In order to conserve money, people often reduce the heat and it comes back to haunt them in the form of freezing pipes. Switch the heat up to a higher degree than you’ve been using. Nor am I speaking intolerably hot but just a regular degree of heating that is not a money-saving level. Open up so that the heat reaches unheated places.

Preventing Future Freezing of BathTub Drain: Here’s What I Did & So Should You As Well (A Guide Exclusively for Plumbers)

Bathtub drain freezing is a major problem (when you live in cold regions, obviously) and also when pipes run across exterior walls and uninsulated or poorly-insulated attics.

Open the area to search for uninsulated places and leakage of air. The wind is a significant contributor to frozen pipes, and even a slight opening will allow enough cool air to freeze the drainage pipes. For a good visual examination, I will strip all the old insulation. An infrared camera is helpful in such cases. One thing people don’t know is that fiberglass insulation doesn’t block air infiltration; air leaks must be prevented for it to function.

I came across a customer, facing a similar issue. Air leaked through insulation and through the soffit vent into the insulated wall area, allowing the bathtub drainage pipes to freeze in that wall area.

Proper vents guarantee the proper amount of airflow from the eaves to the ridge vent. Typically, they are constructed of Styrofoam and come in numerous shapes and sizes. After that, insulation is placed over them. Proper vents are built to help fresh air to flow up the underside of the roof via the soffit vent and out of the roof vent. A soffit vent helps air to pass into the appropriate vent in the attic. This tends to keep the attic cool throughout the summer and encourages moisture to evaporate. Appropriate ventilation also helps to extend shingle life and avoid ice jams.

Insulation jammed into spaces is another issue that I sometimes encounter. Fiberglass insulation must remain fluffy and relaxed. Provided that its dead-air space is limited, compressed fiberglass ends up losing its R-value. If correctly installed, fiberglass insulation won’t deteriorate.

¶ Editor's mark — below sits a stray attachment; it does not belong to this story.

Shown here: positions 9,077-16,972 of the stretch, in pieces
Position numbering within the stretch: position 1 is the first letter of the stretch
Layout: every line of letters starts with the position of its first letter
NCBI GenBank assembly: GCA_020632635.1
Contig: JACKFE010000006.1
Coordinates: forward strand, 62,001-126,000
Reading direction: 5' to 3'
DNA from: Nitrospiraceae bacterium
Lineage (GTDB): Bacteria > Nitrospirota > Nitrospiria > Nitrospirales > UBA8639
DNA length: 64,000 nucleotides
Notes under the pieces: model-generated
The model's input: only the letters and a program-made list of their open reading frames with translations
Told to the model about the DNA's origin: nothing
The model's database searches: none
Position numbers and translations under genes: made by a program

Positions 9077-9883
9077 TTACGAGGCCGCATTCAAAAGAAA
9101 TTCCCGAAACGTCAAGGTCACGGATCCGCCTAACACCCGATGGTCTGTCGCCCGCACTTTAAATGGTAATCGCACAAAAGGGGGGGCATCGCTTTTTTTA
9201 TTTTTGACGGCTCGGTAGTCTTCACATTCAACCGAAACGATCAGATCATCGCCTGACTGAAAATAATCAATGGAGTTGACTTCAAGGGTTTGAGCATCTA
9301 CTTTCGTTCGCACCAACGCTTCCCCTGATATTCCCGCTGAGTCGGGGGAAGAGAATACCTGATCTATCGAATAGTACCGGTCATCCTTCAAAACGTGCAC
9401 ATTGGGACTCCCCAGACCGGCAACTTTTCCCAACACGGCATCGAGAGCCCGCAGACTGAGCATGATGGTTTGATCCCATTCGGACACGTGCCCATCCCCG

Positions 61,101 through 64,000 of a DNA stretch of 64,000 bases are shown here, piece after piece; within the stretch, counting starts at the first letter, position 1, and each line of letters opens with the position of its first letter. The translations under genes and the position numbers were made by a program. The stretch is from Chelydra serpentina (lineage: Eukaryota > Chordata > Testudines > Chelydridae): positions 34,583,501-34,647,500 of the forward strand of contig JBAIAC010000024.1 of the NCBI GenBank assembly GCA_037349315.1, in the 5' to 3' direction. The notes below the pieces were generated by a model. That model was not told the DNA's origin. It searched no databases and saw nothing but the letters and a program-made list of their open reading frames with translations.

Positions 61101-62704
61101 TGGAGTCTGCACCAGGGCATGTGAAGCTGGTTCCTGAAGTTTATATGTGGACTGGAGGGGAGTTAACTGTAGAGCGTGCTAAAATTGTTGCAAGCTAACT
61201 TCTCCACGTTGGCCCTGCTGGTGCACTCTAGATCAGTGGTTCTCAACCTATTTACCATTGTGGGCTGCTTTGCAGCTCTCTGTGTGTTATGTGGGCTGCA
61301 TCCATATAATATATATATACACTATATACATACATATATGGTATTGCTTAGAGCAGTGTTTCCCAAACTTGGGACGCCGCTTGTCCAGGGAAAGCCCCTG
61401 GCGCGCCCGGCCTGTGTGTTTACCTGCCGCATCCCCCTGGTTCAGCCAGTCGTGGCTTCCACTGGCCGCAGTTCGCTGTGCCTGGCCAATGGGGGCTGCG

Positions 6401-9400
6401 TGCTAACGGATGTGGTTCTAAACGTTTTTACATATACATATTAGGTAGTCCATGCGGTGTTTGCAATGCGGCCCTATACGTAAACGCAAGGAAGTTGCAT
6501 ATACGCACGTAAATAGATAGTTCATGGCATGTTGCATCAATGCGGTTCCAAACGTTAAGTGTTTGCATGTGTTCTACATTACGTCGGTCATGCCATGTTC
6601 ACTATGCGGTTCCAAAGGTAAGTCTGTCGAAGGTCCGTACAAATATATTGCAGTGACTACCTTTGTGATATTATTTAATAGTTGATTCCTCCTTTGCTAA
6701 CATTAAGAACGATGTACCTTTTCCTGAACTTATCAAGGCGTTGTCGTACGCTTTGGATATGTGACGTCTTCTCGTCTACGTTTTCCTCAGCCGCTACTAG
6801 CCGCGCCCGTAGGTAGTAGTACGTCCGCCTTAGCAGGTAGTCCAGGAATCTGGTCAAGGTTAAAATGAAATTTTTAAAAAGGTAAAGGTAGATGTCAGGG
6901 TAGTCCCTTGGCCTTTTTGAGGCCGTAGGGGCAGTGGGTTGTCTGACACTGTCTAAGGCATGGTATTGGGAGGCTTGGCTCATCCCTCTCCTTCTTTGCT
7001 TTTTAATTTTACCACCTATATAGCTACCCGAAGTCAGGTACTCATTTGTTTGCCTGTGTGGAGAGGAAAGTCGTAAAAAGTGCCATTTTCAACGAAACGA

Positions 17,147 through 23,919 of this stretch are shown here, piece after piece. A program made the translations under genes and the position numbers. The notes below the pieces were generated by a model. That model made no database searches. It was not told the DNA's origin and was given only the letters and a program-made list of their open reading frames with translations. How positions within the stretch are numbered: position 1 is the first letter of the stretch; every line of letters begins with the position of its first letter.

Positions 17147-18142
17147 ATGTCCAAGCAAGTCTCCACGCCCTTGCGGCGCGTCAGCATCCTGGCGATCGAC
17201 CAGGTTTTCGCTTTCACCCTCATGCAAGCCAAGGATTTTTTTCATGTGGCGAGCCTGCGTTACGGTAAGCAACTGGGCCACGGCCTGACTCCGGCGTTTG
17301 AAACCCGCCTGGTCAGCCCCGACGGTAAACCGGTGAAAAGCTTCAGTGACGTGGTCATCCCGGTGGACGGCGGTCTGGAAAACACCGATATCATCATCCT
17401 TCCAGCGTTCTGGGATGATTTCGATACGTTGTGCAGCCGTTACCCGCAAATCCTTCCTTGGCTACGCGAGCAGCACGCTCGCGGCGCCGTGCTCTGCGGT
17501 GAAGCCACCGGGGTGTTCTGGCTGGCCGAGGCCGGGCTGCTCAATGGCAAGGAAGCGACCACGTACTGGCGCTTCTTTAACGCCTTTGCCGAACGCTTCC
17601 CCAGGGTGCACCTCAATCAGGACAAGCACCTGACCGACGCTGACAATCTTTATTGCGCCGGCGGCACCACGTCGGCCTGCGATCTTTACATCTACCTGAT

I attached Styrofoam vents to the soffit vent to fix my dilemma. And I reinstalled fiberglass high-density insulation. “Open-cell spray foam” is also a better option (if you can afford it). It is necessary to secure the insulation batts in place. This is why the folds are placed around the edges. These folds may be opened and piled onto the wooden board.

The floor rim joist or the portion of the exterior wall of the floor joist should be tested and insulated; the electrical connection, dryer vents, and piping should be examined for air leaks, and foam insulation or caulk should be used to keep the hot air in and hold cold air out.

After insulating all of these areas, I filled the whole outer wall and rim-joint areas with 1.5-inch Styrofoam rigid-board insulation to shut air gaps and maximize the R-value. I also utilized the foil HVAC tape to seal all board gaps, sealing some wide holes with expanding foam. This not only warms your unheated wall space but also prevents the flood of air that freezes your bathtub drainage pipes and traps.

Conclusion:

A well-conditioned drain pipe typically drains dry and doesn’t freeze during use. However, it is common for a drainpipe to freeze in sub-zero temperatures. A blocked drain will freeze since it holds water in the pipe. A drain not correctly pitched will retain water and freeze it. A dripping faucet will cause water to cool down and freeze several meters down the drain line. This is one of the aspects that make me shudder anytime I hear people recommend keeping a faucet dripping to avoid the pipes freezing. In my 10 years of plumbing job, I have come across several cases where the primary sewage pipe got frozen by a leaking toilet or a faucet.

If you haven’t had either of the above freezing situations, the only spot your drainage line is frozen is the trap under the tub drain. The trap is a T-shaped drainage tube containing water that stops sewage gasses from entering the house. Heating it will unclog the frozen bathtub drain. Gain entry to this trap either through the wall of the room at the back of the tub drain or through the roof below. Guide the flow from the hairdryer to the spot where the trap is, and see the ice melt away. If this does not work, you must check for pipe flaws and try the remedies I described earlier, but in most situations, this should work.